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Commodity Models: Basic Features Models of whole curve (i.e. 1 factor for each futures maturity) are capable of encompassing most observed phenomena, but have many more factors, and so are hard to evaluate. Models of whole curve (i.e. 1 factor for each futures maturity) are capable of encompassing most observed phenomena, but have many more factors, and so are hard to evaluate. BGM-like Factor models are a kind of compromise. BGM-like Factor models are a kind of compromise.

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Commodities Models: Basic Features Should have some form of mean reversion Should have some form of mean reversion Should be generalizable to a multi-commodity model, or multi-location model Should be generalizable to a multi-commodity model, or multi-location model A model capturing the vol smile should be calibratable to odd-shaped vol surfaces, distorted by inventory effects. A model capturing the vol smile should be calibratable to odd-shaped vol surfaces, distorted by inventory effects. A model capturing the vol smile should probably contain jumps. A model capturing the vol smile should probably contain jumps.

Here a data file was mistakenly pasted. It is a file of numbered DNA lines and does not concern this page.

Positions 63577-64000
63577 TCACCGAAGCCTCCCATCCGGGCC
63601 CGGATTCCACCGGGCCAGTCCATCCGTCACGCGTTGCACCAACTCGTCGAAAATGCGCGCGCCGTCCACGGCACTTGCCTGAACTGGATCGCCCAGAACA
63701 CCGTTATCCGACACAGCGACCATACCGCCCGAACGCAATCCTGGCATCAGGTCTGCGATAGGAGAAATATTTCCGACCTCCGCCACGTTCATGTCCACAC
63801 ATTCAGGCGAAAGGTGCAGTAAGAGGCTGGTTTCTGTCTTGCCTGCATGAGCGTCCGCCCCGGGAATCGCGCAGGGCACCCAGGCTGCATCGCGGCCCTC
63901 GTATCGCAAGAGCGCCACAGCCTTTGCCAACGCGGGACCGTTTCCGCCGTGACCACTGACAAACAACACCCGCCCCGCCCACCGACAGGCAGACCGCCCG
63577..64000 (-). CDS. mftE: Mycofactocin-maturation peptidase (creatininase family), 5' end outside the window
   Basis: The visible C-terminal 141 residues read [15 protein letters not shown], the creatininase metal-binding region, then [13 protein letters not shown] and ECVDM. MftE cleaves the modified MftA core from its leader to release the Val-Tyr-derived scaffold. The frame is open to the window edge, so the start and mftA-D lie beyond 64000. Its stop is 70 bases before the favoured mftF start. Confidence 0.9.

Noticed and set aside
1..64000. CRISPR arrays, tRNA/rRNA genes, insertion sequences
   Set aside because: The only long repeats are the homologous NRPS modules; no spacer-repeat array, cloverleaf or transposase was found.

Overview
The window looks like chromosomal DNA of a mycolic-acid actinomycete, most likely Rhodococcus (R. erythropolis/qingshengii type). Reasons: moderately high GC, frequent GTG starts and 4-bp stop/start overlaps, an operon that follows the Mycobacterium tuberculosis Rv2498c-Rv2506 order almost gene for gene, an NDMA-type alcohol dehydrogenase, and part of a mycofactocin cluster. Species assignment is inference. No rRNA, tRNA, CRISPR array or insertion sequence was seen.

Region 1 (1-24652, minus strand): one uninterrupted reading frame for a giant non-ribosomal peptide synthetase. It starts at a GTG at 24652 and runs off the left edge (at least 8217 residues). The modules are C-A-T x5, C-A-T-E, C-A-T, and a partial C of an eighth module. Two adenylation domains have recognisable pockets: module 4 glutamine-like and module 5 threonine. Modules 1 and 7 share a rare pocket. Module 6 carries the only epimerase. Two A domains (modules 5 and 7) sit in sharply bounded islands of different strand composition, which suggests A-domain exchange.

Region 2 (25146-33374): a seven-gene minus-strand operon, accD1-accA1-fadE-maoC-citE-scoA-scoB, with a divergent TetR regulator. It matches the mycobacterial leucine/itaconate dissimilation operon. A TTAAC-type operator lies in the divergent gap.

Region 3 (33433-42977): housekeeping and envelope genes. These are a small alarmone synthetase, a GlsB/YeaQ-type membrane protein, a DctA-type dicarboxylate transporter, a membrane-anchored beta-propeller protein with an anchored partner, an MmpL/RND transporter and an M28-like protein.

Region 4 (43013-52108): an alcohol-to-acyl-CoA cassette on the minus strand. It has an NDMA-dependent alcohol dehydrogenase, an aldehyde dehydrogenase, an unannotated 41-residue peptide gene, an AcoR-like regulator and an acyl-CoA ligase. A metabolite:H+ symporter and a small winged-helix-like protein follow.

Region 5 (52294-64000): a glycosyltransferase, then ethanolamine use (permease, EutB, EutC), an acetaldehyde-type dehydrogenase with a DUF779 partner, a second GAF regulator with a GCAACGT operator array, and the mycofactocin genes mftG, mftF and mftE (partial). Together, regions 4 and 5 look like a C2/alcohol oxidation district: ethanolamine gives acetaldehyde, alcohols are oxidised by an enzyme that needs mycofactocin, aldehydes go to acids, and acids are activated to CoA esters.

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Commodities Models: Basic Features Market Specific: Natural Gas models may want to use the storage limits, and current value of storage as a parameter, controlling jumpiness, now that there is a forward market in storage numbers. Market Specific: Natural Gas models may want to use the storage limits, and current value of storage as a parameter, controlling jumpiness, now that there is a forward market in storage numbers. Market Specific: Electricity markets should separate different parts of the curve into different assets, hour, day-of-week, season Market Specific: Electricity markets should separate different parts of the curve into different assets, hour, day-of-week, season